Note: A special permit is not required to camp overnight in the lookout (which lays outside park boundaries) but camping at Hidden Lake requires a backcountry permit. Permits are available at Ranger Stations in Marblemount and Sedro-Woolley. In good weather, a sedan with a bit of clearance can make it up to the parking lot, although a truck or 4x4 is recommended. Getting there...

 

MOUNT STEELE CABIN | british columbia

Nestled along the Sunshine Coast in Tetrahedron Park, just a short (and scenic!) ferry ride from Horseshoe Bay, are four cozy cabins connected by a network of trails and lakes. They are first-come-first serve, but each built to accommodate 12. The cabins are spread throughout the park at various elevations, making shelter attainable at varying hike distances/difficulty, and offering a diversity of views ranging from lakes and tarns to mountains and inlets. The four cabins are:

  • Batchelor cabin 1010 m (3314 ft)

  • Edwards cabin 1130 m (3707 ft)

  • McNair cabin 975 m (3199 ft)

  • Mt. Steele cabin 1500 m (4921 ft)

Our favourite was Mt. Steele Cabin due to it's unbeatable position just below the peak of Mount Steele, and the series of natural (albeit freezing!) waterfalls on the way. A 200 m trek from cabin to summit awarded us with a clear view the Sunshine Coast on one side, and on the other, Mount Baker shining pink with alpenglow. The cabin itself was spacious and cosy, with a small 'kitchen', dining table, and hearth to warm it in the winter. 

Note: The Cabins are kept up by the Tetrahedron Outdoor Club, who charge $15/person/night and $30/family/night for non-members and $10/person/night and $25/family/night for members. There are NO RESERVATIONSGetting there...

For more huts in this area, check out the Sunshine Coast Trail.

 

Photograph courtesy of  outdoorproject.com .

Photograph courtesy of outdoorproject.com.

BREW LAKE | british columbia

When we hiked Brew Lake in early spring, we were quite possibly the only two on the mountain. We didn't see a single soul. Once we found the trailhead, we were led through mossy forest and scrambling upwards. Thinks got a little tricky once we hit the snow line, and all trails and markers were buried. We trudged through snow and past canine paw prints, Black Tusk watching us from across the valley.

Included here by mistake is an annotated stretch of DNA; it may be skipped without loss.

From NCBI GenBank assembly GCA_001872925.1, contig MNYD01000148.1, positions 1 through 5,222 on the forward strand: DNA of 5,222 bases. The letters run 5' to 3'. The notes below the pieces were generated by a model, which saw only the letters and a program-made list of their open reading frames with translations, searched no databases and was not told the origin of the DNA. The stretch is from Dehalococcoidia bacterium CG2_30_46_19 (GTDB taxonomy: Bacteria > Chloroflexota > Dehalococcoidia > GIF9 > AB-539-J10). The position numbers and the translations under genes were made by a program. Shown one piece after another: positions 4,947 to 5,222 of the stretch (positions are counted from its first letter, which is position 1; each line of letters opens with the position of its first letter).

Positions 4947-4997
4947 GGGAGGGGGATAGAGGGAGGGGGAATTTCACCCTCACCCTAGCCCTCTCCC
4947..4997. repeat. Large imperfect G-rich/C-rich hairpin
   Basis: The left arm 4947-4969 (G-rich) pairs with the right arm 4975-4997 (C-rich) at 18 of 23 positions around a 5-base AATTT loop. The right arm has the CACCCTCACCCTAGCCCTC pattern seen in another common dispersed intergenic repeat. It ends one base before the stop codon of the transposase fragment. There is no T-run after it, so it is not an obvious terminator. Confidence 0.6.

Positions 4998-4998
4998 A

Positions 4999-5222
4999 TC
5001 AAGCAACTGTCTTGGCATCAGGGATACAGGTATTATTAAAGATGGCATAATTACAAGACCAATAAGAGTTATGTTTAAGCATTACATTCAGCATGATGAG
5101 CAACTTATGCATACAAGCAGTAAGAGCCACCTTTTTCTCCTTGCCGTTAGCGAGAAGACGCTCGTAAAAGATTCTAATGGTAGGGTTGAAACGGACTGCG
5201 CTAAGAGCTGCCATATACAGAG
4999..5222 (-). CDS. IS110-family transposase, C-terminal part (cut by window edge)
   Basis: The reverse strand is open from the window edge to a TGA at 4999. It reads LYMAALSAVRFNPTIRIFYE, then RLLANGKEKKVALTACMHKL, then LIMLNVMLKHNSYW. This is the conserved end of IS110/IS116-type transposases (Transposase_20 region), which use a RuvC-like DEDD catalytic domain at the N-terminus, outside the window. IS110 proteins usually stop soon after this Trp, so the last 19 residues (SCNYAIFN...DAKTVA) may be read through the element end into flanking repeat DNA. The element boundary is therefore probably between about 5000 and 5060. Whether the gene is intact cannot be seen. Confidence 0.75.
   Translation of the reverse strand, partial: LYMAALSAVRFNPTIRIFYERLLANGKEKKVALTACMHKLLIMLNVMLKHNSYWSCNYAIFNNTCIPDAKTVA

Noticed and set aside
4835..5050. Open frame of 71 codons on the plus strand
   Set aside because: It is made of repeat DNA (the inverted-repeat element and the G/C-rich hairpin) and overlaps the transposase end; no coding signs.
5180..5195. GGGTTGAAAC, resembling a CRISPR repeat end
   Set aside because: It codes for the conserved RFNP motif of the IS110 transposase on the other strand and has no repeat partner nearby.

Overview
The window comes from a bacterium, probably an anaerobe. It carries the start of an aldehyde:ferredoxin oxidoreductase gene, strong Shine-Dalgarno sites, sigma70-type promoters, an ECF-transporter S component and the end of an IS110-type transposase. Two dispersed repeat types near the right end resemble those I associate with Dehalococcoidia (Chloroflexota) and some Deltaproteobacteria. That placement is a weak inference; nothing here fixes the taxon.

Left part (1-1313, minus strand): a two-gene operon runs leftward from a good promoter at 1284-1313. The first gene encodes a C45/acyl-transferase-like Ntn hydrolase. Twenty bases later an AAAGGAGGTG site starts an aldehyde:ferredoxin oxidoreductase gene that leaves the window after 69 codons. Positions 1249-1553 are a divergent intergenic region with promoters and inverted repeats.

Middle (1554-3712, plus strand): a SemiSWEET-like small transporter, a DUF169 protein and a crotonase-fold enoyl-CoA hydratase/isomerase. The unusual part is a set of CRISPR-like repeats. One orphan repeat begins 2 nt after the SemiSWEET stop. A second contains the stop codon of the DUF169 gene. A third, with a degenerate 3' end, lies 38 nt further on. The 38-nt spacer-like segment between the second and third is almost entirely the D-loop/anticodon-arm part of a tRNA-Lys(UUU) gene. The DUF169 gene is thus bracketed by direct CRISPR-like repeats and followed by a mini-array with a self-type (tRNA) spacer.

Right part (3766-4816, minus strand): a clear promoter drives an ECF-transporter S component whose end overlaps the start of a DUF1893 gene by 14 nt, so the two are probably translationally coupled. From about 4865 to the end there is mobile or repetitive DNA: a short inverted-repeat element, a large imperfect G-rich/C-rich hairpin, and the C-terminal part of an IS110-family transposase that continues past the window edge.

We reached a summit with no lake in sight, feeling somewhat lost until we realized it was right there—frozen over and under a blanket of snow in the meadow beneath us. Our underestimation of the snow and off-trail route left us without time to checkout the cabin, but it is available first-come-first-serve, and managed by the Varsity Outdoor Club. There are no reservations, but registration helps in coordinating use of the cabin, built to sleep 10 but accommodating as many as 21. There is a $10 fee per person/per night.

Note: We parked somewhere along the Brew Creek logging road, walking across the bridge and 4x4 areas on the map. The trailhead was poorly marked, but keep an eye out to the left where the logging road seems to end and turn into young trees and light vegetation. Within about 50 feet of following this left, you'll meets a tree line where a clearly marked trail appears. I recommend having screen shots of the map and a compass/GPS, especially for anything but a warm bluebird day like we had. Getting there...

By Trixie